Sevilla announced a meeting of La Liga clubs on Thursday to discuss a new equal collective TV deal.
Except Barcelona and Real Madrid have not been invited to the party, sharing as they do, the majority of TV revenues generated by teams in Spain’s top flight. The Seville club’s intervention comes as they hope to inject some sense back into the Spanish game, which is becoming increasingly ludicrous. 12 teams met, and they are determined to change La Liga and bring in an equal collective TV deal.
At the top of the scale, Barcelona and Real Madrid can generate double what English champions Manchester United can through TV revenue, but then third place Valencia took less than a million pounds more than Blackpool, relegated from the Premier League last season.
This highlights perfectly the gap, or cazzum, that appears between the top sides in Spain and the rest. Real Sociedad and Real Mallorca have recently exited administration, but four La Liga sides remain critically in the red, whilst most others are also in the danger zone, including Valencia and Sevilla.
All leagues are split. There is usually a group at the top, a middle ranking group and another one at the bottom fighting relegation. In England, this split is very pronounced, whilst in France and Germany for example, it is less so. But splits exist, only in Spain it is so large that it has become unhealthy.
The problem with La Liga is that the individual TV deal rewards Barcelona and Real Madrid so much that they can effectively buy up the talents from elsewhere in the league. Sergio Ramos, Dani Alves, David Villa, Raul Albiol…so many of the best talents of the ‘lesser’ teams have been snapped up by the big two. And those who aren’t, invariably end up elsewhere, such as Fernando Torres and Sergio Aguero.
But La Liga is now so uncompetitive that it suits no-one. The clubs who are trying to keep up with Real and Barca do not like the system, naturally. Jose Maria del Nido, the Sevilla President, has attacked it and called La Liga the biggest load of rubbish in Europe.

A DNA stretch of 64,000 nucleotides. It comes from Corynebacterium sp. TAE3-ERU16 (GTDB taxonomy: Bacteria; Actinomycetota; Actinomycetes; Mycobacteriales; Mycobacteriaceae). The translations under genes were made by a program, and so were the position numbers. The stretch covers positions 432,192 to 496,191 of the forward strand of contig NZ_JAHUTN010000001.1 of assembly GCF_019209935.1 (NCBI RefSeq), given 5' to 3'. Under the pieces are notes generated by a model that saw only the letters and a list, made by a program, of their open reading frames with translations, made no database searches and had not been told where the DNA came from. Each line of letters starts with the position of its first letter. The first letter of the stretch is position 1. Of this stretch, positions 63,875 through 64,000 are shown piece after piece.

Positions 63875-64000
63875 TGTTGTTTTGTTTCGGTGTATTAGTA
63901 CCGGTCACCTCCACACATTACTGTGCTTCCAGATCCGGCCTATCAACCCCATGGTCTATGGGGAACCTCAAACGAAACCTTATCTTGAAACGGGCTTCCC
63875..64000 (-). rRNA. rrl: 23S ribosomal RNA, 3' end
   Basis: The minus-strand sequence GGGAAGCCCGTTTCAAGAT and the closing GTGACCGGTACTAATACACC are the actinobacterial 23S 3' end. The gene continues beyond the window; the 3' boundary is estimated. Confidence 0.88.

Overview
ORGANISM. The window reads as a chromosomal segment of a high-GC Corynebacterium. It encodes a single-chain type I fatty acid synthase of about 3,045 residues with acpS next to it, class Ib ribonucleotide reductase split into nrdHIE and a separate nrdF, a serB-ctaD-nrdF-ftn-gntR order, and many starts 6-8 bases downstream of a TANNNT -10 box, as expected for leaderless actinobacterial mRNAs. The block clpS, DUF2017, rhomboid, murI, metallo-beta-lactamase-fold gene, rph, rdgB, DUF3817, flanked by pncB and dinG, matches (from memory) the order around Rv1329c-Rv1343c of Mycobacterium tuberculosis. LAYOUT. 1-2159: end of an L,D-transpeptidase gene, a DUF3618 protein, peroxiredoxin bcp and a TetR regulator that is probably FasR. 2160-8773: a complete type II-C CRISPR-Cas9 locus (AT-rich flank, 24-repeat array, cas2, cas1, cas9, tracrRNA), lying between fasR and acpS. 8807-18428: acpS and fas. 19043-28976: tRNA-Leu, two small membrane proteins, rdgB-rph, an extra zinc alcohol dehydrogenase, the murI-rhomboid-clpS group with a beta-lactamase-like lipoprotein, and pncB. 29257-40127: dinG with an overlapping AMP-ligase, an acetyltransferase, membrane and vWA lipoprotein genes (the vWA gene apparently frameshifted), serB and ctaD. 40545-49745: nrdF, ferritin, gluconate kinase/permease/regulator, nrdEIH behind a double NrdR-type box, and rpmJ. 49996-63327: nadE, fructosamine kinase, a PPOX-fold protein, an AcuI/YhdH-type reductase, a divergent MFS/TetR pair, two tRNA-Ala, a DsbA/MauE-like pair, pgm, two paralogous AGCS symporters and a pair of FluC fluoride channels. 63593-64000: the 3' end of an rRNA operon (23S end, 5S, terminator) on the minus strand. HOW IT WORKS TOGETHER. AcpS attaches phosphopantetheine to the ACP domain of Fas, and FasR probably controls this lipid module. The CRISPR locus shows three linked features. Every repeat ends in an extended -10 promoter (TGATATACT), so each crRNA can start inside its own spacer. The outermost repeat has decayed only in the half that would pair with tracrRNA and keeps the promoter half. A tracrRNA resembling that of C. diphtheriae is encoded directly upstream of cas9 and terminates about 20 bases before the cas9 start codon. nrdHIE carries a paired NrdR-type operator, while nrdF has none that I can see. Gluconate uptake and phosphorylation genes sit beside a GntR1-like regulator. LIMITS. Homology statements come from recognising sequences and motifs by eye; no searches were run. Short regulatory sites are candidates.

Meanwhile, Barcelona and Real aren’t benefiting either. Real general manager Jorge Valdano has spoken of the problems of the league and the potential need for the big two to break away to a league with other teams who progress at the same speed as them. I.e. a European super league.
But football, despite what cynics say, is not a business. Real and Barca do not generate millions to line their pockets. In fact, they have about £1 billion worth of debt between them and the money they generate is invariably poured into buying new players and paying their wages. This is not how a business works. Normal businesses have profit margins, and their whole purpose, as anyone whose watched Dragons Den will know, is to make money. In football, the whole point is to win trophies. That is what drives Real and Barcelona, but the achievement goes completely when there is no competition. Sport relies upon competition. La Liga though, is moving so far away from being competitive, that it is being slowly destroyed from within.
Comparatively, the Premier League is a beacon of perfection. Of course this is inaccurate, and wilfully ignorant of its own problems and debts, but it is at least more equal. The gap has closed between the traditional top four and the rest as Tottenham and then Manchester City broke that barrier. Remember a few years ago it was said that no-one could gatecrash that grouping. And though some may point to City and say big money has won them their place, that ignores Tottenham’s achievements, which so far have been better than those of City.
Competition is still fierce in the league, and it is far from being somewhere in which two sides will just trounce their opposition every week. La Liga should see this and take note. It is time for Spain’s league to go for parity over inequality. This is not a business, this is sport. Without an even playing field, football is meaningless.